Just joined the forum. Great stuff.
I have followed this thread with great interest and just a couple of notes regarding Art Piver and Norm Cross. I worked for Art as a teenager after school
in Mill Valley building his prototype boats from 16' to 45'. Art was quite a character and was very opinionated from his aeronautical and engineering background on his designs. He did NOT believe in motors and he could sail anything into the marina without one. That was my first sailing lesson! He put in motor
wells for people that didn't know how to sail. We build the hulls in his side yard up on a hill in Mill Valley and then had them taken down the hill by professional movers (what a sight and blocked traffic for hours) to where we assembled them together in Sausalito. You are correct that not much of the prototypes interiors were completed. If they were ready to float with rigging
then it was time to test. And we took them out in some of the worst weather
the north coast could throw at us. We purposely attempted to flip and pitchpole them (exciting ride) which is something to experience on a 45 ft boat. He wanted the hulls to act like a jet engine aerodynamically. pushing the boat from the compression
between the hulls. We cut up one 45' design (one of his last) four times because he didn't like the look. He believed that the laminated plywood
box beam construction was extremely strong and continually tested it. Never saw it fail in our testing. His intention was for the "floats" to carry lots of provisions and/or be a cabin
in the larger designs. He and Norm were friends but disagreed on design. having sailed with both of them Norm did have some tweaks that made a lot of sense. I like Norm's designs from a aesthetic point of view much better than Arts'. but Art pioneered the modern Tri and is so noted in the Maritime Museum as the father of the modern multihull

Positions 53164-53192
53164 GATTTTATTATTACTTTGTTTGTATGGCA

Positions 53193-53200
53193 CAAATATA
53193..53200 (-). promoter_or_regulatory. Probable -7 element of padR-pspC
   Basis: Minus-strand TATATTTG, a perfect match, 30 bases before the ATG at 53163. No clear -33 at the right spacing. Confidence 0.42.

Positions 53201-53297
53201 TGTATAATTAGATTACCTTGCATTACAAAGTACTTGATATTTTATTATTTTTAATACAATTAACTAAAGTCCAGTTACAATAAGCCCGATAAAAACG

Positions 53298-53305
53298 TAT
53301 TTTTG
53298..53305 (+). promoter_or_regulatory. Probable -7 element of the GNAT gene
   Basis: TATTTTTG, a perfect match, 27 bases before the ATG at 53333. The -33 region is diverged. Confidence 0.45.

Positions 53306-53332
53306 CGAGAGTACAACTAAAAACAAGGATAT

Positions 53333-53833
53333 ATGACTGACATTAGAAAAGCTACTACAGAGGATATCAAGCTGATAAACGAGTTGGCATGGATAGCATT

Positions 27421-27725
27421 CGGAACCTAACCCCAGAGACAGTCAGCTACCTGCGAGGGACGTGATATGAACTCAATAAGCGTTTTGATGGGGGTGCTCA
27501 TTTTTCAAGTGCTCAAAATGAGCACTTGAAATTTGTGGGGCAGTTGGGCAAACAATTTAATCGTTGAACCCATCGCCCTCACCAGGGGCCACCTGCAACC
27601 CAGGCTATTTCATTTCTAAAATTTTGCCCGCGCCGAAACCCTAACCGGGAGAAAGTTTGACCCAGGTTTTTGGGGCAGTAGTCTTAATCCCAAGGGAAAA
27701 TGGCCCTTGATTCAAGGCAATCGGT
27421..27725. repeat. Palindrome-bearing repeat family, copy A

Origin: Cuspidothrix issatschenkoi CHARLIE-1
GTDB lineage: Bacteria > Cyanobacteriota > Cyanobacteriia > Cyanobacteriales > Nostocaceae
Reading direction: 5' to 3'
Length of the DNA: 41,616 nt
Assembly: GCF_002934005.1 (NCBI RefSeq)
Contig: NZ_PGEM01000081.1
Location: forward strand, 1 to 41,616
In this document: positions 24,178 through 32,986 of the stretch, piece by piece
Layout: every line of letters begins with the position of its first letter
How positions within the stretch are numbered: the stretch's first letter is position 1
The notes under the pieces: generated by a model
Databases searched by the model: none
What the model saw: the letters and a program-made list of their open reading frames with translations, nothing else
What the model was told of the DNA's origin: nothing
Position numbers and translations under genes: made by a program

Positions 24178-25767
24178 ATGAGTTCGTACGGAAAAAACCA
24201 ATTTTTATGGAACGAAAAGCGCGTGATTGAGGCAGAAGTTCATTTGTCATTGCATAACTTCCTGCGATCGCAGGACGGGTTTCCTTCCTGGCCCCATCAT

. Remember that these designs were from the 60's and were considered pretty advanced and radical then. We were "weird" for sailing them but then again we fit into the Sausalito houseboat crowd very well. Art was a blast to be around. I asked him one time why the boat business and he replied that Piver rhymed with Diver so it was meant to be.
My first boat was the original 16' "Frolic" that Art gave me when I was about 15. I lost
the rudder one day in Richardson bay and had to anchor
it out off of Tiburon. Art brought me a anchor
and then drove off yelling "that's life in the boat business" laughing.. Long walk home !!.. I had no idea back then what a special time that really was with a very special man. I was to go on a trip with him after the race
he was qualifying for when he was lost
It was in 68 as I remember that he was lost. It was on a borrowed "Nimble" that was very poorly constructed. (Not by him) . But he could sail anything (at least in his mind). Of course I always wondered if he just didn't keep going and spent the rest of his life in warm water. He sure talked about it alot.. He also respected Jim Brown but didn't like him at all. Didn't like his designs. I never had the chance to sailon one of Jim's designs.
As for now. I am trying a keel
boat. A CAL
25 that I am puttering with. Miss the multihull
though even it it does not point as high.